By Drew Minard
Can we, as a country, find any value in comparing the similarities between the Coronavirus and the health crises that our country has faced in the past, or has it been proven to be counterproductive? While we have all the time in the world to spiral into the uncertainty from the comfort of our own homes, it’s normal to get anxious and look to the past to learn from people who have come before.
For me, when the word “pandemic” began to be tossed around, my mind immediately turned to the AIDS epidemic that was thrust upon thousands of queer people forty years ago. There was an abundance of strength, persistence, loss, and grief during that time, and though I enjoy thinking about the strength that was so bravely conveyed then, it’s also necessary to think about the misinformation and conflict that was equally present as well. Today, we’re bombarded with so many different headlines and varying information that it’s sometimes too difficult to keep track.
It’s also useful to think about the reasons why we, as a country, were so unprepared for this crisis in particular. Was the last epidemic swept so far under the rug, that we had none of the knowledge that was necessary to face this one? Silence continues to equal death. Are the Trump administration’s words, “Chinese Virus” so unlike Reagan’s “Gay Plague?” The continued categorizing and racializing of the virus today has demonstrated the alarmingly present xenophobia and racism that has afflicted the country for centuries. Is the process of reopening a number of states across the country accentuating the lack of respect we have for elderly and low-income people? Where do we go from here? As queer people, we have a responsibility to stand up for the people facing prejudices similar to what our gay ancestors went through decades ago.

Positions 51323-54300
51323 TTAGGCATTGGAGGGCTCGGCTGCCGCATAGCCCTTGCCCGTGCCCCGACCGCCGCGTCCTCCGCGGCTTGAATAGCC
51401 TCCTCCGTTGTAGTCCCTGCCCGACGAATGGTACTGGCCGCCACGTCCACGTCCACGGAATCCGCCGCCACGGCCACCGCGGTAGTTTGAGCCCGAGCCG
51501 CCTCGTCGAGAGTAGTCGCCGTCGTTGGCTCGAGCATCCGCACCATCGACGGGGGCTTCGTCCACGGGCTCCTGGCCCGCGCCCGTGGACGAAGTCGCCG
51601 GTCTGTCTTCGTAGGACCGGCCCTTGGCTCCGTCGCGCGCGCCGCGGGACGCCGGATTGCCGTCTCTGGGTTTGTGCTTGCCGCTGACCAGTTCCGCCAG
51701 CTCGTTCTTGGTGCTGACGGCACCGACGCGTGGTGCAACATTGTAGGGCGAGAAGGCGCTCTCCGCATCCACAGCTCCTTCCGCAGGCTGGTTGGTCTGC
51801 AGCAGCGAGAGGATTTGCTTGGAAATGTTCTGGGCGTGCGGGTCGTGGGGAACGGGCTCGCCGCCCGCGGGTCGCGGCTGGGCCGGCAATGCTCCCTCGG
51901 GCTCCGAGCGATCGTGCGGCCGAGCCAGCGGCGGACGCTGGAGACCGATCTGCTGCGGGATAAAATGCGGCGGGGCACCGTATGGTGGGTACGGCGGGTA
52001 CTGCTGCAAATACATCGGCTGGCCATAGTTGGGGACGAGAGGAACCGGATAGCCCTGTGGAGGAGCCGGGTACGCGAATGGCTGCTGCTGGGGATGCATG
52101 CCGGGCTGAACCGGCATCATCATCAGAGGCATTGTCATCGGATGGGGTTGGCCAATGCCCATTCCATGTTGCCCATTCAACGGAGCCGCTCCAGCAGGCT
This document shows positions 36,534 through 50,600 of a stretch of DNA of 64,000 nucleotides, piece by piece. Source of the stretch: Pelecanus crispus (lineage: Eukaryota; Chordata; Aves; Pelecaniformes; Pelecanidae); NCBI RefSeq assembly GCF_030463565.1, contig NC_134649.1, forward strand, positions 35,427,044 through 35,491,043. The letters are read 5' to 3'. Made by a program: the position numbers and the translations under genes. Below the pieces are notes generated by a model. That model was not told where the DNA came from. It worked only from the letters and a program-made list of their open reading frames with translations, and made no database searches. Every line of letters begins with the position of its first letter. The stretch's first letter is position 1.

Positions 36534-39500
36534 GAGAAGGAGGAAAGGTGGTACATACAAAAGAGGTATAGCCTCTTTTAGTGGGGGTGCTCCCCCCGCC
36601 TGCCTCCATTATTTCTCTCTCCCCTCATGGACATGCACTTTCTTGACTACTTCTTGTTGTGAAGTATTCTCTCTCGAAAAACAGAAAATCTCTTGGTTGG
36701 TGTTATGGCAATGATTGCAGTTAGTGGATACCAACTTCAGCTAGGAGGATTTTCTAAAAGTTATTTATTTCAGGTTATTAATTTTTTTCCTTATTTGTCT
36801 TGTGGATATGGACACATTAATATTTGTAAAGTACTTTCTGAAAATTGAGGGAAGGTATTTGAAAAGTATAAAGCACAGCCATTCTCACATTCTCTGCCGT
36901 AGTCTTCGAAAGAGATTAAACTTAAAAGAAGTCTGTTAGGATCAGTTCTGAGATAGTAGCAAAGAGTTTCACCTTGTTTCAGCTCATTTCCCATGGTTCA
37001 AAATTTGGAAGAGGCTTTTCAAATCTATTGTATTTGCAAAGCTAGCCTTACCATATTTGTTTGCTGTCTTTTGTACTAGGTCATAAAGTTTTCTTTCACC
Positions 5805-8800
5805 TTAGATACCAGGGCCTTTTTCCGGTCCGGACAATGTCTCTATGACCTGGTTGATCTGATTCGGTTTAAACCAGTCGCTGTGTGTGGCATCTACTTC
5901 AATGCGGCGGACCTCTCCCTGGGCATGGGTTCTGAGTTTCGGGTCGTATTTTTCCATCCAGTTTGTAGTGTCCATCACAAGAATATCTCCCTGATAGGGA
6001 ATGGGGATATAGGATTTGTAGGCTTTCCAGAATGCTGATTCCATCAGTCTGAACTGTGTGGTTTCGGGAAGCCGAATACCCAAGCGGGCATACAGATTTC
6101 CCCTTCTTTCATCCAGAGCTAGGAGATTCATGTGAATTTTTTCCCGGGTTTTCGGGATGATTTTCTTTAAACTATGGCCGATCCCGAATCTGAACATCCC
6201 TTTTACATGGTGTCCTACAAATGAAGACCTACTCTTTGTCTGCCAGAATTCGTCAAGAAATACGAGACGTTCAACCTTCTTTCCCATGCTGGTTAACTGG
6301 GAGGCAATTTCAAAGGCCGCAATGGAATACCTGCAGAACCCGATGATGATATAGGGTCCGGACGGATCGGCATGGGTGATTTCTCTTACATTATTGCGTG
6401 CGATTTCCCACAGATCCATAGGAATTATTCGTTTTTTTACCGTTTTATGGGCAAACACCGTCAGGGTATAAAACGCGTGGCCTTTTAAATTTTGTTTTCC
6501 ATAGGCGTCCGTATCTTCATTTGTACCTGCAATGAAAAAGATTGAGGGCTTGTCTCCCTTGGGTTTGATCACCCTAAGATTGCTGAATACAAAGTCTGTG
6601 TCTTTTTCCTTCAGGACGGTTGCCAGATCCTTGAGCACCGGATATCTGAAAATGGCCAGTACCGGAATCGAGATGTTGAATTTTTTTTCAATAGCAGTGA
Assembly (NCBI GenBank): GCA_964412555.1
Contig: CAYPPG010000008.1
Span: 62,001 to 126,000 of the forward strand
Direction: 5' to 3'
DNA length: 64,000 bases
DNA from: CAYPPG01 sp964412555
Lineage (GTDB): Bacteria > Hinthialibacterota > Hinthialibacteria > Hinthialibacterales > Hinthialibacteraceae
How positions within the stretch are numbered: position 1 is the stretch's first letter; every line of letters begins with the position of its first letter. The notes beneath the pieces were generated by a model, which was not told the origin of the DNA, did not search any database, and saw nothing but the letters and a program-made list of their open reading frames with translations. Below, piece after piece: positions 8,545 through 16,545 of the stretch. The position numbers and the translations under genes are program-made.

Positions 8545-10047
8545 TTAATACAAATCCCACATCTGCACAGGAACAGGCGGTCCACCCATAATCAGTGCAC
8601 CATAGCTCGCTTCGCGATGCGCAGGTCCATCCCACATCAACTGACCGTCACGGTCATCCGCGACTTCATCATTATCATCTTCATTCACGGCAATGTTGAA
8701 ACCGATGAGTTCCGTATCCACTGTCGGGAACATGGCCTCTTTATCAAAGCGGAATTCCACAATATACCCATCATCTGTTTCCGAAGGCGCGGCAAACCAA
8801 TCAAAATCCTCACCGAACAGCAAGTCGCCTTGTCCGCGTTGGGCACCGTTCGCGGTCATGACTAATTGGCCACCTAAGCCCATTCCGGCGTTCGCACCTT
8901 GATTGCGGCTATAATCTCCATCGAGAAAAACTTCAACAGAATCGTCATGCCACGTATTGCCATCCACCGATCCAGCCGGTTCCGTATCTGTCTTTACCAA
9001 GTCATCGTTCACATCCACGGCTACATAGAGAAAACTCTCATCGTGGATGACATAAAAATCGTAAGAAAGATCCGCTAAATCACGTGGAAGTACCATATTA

When our president shrugs his shoulders and says that the rich having an easier time getting tested has practically been the “story of life,” it’s time to avoid caving in to the unmotivating nature of our living rooms. We as queer people have always fought for the well-being of people who need it most, so why should 2020 be any different?
Journalist Mark Schoofs brought upon readers a set of lessons we have learned and can continue to learn in the age of an epidemic: act as if you are infected; the government will not save you; everyone is at risk.
By Drew Minard
People didn’t care about people dying of AIDS.
There was no Netflix documentary to explain the virus to those who were frightened.
Billions of dollars weren’t spent and there was no economic collapse.
But still we unleashed our power.
Sketching out Ronald and Donald’s pure and blatant inaction,
we sketch out our need to act.
People feel a weight behind their eyes as
they recollect the memories of passing friends.
Today, injustice prevails for all but some.
Yesterday, injustice prevailed for all but some.
Has that been “the story of life”?
Will the world be looked at a different way after lockdown?
Will the flowers that bloomed while we were away look brighter?
What will prevail after this crisis is finished is how each community continued to rise and connect through isolation and grief.
When injustice proved to be impossible to avoid,
where did each person look?